We talk to the star of the summer TV hit about how music influenced the creation of Junior, a character who slowly descends into madness after being enclosed in an invisible bubble.
Alexander Koch is currently setting the standard for crazy people on network TV. A star of CBS's summer miniseries Under the Dome, based on Stephen King's novel about a small town that gets sealed off by a giant bubble, Koch plays Junior Rennie, a kid who snaps when the chaos begins. After just two episodes, he's kidnapped his girlfriend Angie (Britt Robertson), chained her up in a bomb shelter, and tried to kill a guy that he thought wanted Angie for himself.
So how does Koch (pronounced "coke"), who attended the Theatre School at DePaul University, prepare himself to play a crazy person? I wondered if his process involved the media, so I called last week to discuss his screen habits. Turns out, there's a lot of Roy Orbison involved.
Tribeca: First things first: Does the media impact your work as an actor? Do you listen to music to get psyched up? Do you watch a sad old movie to learn how to play a tragic scene?
Alexander Koch: When I'm working, I like to work with a lot of music. The more I can think of what a character would listen to, the more I feel like I have a place to create from.
Tribeca: Did you do that with Junior? Definitely. To me, Stephen King's work has this 1950's, Eisenhower-era feeling. That classic, American nuclear family thing. So I was listening to a lot of Roy Orbison. I had this Roy Orbison record I was listening to over and over.
Tribeca: Do you remember the particular song?
AK: Let me look it up. I have a whole Under the Dome playlist that has like a hundred songs.
[searches his computer]
It was a best of Roy Orbison record, and I started listening to these songs about heartbreak. These old-fashioned songs you'd hear on an old radio or something. I was rehearsing and thinking of things about Junior that seemed like they were on that record.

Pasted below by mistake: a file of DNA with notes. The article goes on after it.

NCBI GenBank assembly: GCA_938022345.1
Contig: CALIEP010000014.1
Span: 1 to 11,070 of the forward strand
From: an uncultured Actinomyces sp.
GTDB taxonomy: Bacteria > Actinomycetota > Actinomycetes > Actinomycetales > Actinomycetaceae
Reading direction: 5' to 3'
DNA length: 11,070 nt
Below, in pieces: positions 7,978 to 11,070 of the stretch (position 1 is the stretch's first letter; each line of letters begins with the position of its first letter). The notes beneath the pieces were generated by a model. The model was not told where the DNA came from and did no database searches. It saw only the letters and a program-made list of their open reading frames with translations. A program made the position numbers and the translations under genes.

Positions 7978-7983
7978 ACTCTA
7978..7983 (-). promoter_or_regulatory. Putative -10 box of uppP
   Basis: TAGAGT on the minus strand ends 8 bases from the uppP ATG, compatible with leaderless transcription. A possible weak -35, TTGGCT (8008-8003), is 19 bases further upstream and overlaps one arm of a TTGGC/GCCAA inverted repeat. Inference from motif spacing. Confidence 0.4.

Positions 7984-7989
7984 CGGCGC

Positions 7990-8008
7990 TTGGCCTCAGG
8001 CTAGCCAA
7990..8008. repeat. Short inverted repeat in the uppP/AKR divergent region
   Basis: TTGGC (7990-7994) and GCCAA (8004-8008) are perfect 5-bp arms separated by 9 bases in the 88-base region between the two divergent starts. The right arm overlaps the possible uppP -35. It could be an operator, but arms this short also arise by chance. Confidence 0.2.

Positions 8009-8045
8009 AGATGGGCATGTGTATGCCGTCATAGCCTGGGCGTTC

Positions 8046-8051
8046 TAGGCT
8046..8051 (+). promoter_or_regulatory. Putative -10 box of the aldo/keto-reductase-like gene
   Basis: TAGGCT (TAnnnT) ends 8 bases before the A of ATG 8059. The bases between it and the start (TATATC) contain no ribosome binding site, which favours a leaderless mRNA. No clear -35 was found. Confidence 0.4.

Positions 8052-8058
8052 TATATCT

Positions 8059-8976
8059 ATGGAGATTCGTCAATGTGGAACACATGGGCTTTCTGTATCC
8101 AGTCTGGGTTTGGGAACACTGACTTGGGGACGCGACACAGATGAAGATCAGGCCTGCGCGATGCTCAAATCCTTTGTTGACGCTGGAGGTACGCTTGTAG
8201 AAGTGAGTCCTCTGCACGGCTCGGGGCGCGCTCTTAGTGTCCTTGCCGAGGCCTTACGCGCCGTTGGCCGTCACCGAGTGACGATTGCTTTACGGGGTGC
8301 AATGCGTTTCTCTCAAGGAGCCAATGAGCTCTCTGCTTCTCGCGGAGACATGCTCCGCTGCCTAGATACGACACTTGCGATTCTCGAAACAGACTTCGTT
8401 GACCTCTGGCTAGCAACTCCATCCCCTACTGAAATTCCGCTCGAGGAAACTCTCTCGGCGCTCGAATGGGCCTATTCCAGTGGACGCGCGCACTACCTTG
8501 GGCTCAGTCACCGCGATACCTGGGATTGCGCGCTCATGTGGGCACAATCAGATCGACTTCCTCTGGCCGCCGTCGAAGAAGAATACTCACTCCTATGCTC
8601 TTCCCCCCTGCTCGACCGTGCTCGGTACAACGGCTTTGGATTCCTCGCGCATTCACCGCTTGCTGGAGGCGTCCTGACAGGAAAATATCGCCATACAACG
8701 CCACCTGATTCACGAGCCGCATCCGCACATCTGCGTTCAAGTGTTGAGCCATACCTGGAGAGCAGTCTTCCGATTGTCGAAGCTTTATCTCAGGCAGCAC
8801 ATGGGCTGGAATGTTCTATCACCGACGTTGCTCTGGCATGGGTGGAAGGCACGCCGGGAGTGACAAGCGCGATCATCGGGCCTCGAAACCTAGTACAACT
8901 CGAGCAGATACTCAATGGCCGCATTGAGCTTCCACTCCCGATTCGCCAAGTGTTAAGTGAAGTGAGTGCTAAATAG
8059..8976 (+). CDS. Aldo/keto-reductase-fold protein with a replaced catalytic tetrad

Tribeca: Like what?
AK: A lot of it comes from that ideal of what love is supposed to be. I was trying to develop a character relationship between Britt's character, Angie, and Junior. I get the feeling that in Junior's mind, there's a running loop of 50s love songs, and he's looking at her singing, I don't know, "I Only Have Eyes for You" by the Flamingos.
Tribeca: Interesting! So you're using songs to give you insights into his character and not just to get you into an emotional space.
Tribeca: And if I'm getting you, these vintage love songs tell you how Junior wants to see the world, even though he's got his girlfriend chained up underground.
AK: When he's with Angie, he has this very distinct ideal of what it's supposed to be. Even when she's acting out, he knows it's going to be all rainbows and butterflies somehow. She's misbehaving right now, but she's gonna come around, and we're meant to be together. We're gonna have kids and run away together.
Tribeca: What else is on your Under the Dome playlist? Anything contemporary?
AK: There's an Alt-J song called "Breezeblocks." I like the chorus of it: "Please don't go, please don't go. I love you so, I love you so." That makes sense for this character.
[Note: The video is also a primer on how to terrorize a loved one.]
Tribeca: How do you listen to music? Are you using a vintage stereo for Roy Orbison?
AK: I have a record player at home that I usually listen to, but since I've been in Wilmington [North Carolina, where the series is filming], I couldn't bring it with me. When I'm on set, I'm listening through headphones on my computer, just trying to zone in and focus. Britt always makes fun of me about how I'm always in my chair listening to music.
Tribeca: And what about movies or TV? Any inspirations there?
AK: It was great coming to Wilmington where Blue Velvet was shot because I'm obsessed with that movie. I really love Badlands because I love the stylized feel of it. It's sparse, but it's so rich. There's minimal dialogue, but the images strike a chord. You feel something. To me, Terrence Malick writes from a point where images take precedence over dialogue.
Tribeca: As an actor, can you use that imagistic approach?
AK: When I'm working, I find images and kind of attach to them. At school, when we were studying Shakespeare, we'd have to create these huge booklets of images attached to the dialogue. It just makes the dialogue so much stronger if you have a distinct image in your mind. Before we go, I'd love to know what else has excited you recently.
Tribeca: Anything you've seen or heard or read that stick with you?
AK: The book I started reading during my audition process for this show was John Fowles' The Collector, because there were a lot of parallels with that and the Angie/Junior situation. That book freaked me out a little bit, and it was great to have that in my mind before starting this thing.